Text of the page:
His preferred mode of musical expression often arrives as a distant, weathered echo, but here’s what’s assertively clear about Deptford Goth’s Daniel Woolhouse: He knows his strengths. The self-made U.K. producer has an ear for sad-eyed electro-pop hooks, a knack for synthesizer-driven production flair, and the ability to merge the two, conveniently, in his own living room. It’s all there for the taking on Life After Defo’s opener and first single, “Life After Defo”: layers of gloomy keyboard pads that could have been lifted from some ‘80s melodrama soundtrack or another, sparse, downbeat vocals, and just the right percussive and chipmunk-voiced loops. “Don’t know where you are / Just backgrounds floating”, Woolhouse sings in the chorus. Defo’s strongest track, the song casts an air of melancholy that, while not fully sustained, hints strongly at what’s to come.
Given his thin, boyish vocal stylings and overarching sense of computerized loneliness, Woolhouse, who worked as an elementary school teaching assistant by day while recording Life After Defo, is certain to draw comparisons to fellow Londoner James Blake. (Indeed, he already has—among others, Pitchfork’s Laura Snapes compared highlight “Bronze Age”, with its kaleidoscope array of vocal loops forming a backdrop for Woolhouse’s lead melody, to “a weepy James Blake leading a chain gang.”) But the parallel lies more in the voice and the vulnerable spirit of the project than in the sonic materials Woolhouse uses to get there. Defo bears little mark of the post-dubstep rhythms and lurches that has made Blake a favorite with critics and electronica types, nor the dramatic buildups that make tracks like “The Wilhelm Scream” and “Digital Lion” such steady triumphs. Woolhouse, by contrast, is far more content to identify an earwormy refrain—the quietly hopeful “Love will grow / Love will explode / We can’t die, can’t die” chorus of “Objects Objects”, or the suddenly speedy vocal repetitions that make “Particles” a patient grower—and return to it between weepy verses, subtly adding keyboard layers or percussive elements before fading out around the four-minute mark.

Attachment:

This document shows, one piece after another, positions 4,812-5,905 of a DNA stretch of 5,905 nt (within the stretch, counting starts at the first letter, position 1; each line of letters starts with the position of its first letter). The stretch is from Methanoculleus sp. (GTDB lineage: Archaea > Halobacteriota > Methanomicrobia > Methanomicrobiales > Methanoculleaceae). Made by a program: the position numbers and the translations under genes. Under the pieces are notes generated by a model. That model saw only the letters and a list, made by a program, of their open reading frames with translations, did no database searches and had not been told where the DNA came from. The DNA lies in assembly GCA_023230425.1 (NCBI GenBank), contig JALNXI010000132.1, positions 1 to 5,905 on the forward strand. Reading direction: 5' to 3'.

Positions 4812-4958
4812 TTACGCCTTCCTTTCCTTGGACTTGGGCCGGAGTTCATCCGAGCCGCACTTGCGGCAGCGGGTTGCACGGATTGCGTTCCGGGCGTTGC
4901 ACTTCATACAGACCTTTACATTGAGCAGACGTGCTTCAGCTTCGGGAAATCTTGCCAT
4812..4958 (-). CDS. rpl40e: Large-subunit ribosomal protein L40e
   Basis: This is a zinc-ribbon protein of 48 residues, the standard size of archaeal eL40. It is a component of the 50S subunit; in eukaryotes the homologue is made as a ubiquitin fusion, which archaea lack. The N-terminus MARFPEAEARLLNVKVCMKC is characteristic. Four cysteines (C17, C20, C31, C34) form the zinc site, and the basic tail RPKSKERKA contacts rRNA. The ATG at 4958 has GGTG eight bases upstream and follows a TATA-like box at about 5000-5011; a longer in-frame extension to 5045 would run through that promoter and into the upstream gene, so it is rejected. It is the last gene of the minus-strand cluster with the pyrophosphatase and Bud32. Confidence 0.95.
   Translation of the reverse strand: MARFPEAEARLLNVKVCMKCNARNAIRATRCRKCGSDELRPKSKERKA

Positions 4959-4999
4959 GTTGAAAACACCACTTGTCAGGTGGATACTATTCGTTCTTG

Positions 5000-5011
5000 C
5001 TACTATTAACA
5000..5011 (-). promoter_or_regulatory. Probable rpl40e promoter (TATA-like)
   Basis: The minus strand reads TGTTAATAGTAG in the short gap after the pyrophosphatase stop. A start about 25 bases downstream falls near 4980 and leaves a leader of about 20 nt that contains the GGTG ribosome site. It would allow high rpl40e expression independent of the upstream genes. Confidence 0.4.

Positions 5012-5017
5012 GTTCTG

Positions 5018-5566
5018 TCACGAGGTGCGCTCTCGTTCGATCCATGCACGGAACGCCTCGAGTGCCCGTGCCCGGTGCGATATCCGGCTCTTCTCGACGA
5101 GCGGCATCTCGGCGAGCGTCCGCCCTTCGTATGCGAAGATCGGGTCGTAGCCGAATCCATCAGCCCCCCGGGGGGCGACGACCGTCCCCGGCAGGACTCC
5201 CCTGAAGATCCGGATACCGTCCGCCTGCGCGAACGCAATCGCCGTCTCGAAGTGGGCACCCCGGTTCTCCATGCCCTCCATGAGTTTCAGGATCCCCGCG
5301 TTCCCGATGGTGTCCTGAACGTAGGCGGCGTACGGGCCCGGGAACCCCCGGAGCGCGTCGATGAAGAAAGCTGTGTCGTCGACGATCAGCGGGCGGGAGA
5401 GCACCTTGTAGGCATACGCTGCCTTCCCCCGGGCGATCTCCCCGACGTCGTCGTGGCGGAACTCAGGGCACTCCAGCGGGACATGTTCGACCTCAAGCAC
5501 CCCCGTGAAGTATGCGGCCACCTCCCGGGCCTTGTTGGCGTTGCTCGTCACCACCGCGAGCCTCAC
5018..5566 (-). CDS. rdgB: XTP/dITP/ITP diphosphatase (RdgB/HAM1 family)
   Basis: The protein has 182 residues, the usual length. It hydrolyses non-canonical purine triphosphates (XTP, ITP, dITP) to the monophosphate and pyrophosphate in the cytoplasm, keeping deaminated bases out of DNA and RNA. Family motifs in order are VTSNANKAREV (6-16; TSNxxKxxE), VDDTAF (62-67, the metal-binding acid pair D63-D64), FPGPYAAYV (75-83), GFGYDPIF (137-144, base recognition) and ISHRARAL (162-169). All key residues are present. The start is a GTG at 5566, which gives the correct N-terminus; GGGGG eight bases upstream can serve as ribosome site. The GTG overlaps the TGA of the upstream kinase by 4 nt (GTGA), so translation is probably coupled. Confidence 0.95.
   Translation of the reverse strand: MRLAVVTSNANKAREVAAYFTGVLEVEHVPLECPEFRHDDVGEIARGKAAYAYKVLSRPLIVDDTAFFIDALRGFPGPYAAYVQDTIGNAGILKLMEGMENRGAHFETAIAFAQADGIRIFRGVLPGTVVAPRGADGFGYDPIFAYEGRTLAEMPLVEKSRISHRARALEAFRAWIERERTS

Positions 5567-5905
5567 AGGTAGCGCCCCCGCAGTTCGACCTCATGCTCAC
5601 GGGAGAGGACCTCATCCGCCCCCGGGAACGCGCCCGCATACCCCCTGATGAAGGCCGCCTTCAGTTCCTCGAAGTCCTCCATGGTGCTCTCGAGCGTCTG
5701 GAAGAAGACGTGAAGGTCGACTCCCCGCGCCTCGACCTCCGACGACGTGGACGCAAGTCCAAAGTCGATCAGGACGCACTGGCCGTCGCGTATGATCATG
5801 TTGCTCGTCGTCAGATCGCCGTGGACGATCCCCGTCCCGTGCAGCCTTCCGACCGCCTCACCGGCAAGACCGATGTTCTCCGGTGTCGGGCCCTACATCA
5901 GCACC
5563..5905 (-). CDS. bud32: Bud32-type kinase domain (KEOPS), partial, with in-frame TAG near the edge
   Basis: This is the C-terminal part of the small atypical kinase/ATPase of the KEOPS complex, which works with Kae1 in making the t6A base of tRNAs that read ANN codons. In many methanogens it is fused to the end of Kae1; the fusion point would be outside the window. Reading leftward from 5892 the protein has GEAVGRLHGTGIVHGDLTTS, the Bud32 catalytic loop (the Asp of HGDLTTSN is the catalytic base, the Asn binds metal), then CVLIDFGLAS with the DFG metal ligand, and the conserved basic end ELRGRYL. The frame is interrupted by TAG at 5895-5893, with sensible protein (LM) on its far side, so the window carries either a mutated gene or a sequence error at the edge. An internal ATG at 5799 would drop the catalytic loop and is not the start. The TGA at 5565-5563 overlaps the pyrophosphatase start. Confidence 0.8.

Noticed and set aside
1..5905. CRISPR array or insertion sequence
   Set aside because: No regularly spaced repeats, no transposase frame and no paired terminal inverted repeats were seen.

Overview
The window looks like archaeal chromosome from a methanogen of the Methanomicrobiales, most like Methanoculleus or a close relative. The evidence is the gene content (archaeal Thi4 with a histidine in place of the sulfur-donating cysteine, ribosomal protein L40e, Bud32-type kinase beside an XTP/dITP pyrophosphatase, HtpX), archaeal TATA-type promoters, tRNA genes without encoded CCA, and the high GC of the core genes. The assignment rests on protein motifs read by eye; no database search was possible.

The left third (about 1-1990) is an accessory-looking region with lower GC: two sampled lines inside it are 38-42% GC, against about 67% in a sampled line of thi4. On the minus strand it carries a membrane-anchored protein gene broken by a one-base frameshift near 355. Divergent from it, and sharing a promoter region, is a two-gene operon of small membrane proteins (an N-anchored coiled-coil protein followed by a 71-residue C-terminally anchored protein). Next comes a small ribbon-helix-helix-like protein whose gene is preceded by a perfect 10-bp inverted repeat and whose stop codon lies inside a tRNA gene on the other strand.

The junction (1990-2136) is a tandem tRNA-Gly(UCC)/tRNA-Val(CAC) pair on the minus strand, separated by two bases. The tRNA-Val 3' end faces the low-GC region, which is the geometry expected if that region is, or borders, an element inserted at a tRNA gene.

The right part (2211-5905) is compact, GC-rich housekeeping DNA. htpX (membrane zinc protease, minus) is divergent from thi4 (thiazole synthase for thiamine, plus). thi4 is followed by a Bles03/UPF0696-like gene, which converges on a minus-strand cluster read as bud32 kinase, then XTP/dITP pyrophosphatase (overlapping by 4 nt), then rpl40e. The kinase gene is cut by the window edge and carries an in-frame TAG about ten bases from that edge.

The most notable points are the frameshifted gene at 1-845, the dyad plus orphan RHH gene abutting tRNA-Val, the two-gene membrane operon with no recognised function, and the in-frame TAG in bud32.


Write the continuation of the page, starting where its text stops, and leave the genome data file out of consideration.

With tasteful winks to ‘80s synth-pop balladry, Deptford Goth’s toolbox could, then, be likened to electro-pop contemporaries Tanlines or Lemonade (whose Diver LP is pretty much what Woolhouse would sound like if he found likeminded collaborators and enjoyed partying a little bit more), especially on relative tempo bursts “Deepest” and “Union”, the artist’s second single. It’s simple, formulaic stuff, but effective, and the basic hallmarks are there: the generous synth pads, the busy, clattering drum loops, the melodic, high-pitched keyboard lines (particularly on “Bronze Age” and “Feel Real”). But Life After Defo is relentlessly dour and somewhat limiting in its loneliness.
Chalk it up to Woolhouse’s personal identification as a blues singer. “There’s a broad influence of sounds on the record”, he told The Guardian, “but probably at the heart of every song there is a little old blues singer with a guitar.” It’s a nod to Life After Defo’s mopey interior, but it’s ironic, then, that the album contains no guitar or any discernible live instrumentation, for that matter. Despite the work of engineer Rodaidh McDonald (who’s worked with the similarly spirited How To Dress Well), Deptford Goth sounds a bit trapped in his own head, starved for collaborators to challenge him out of his neatly shaped comfort zone.
Not that Woolhouse’s head isn’t an alluring place to be. But with so little variation, Defo’s 40 minutes can grow tiresome, and by the time you get to dreary numbers like “Years” and “Deepest”, it’s hard to tell if the album is intensely front-loaded (surely the first three tracks are among its best) or if it’s just that Woolhouse’s formula grows tedious like any other.
Probably a bit of both, which offers reminder that Life After Defo is a debut album. It’s a promising one, at that.
- Multiple songs Soundcloud
// Notes from the Road
"BBC Music hosted a mini-touring showcase of up-and-coming British artists.READ the article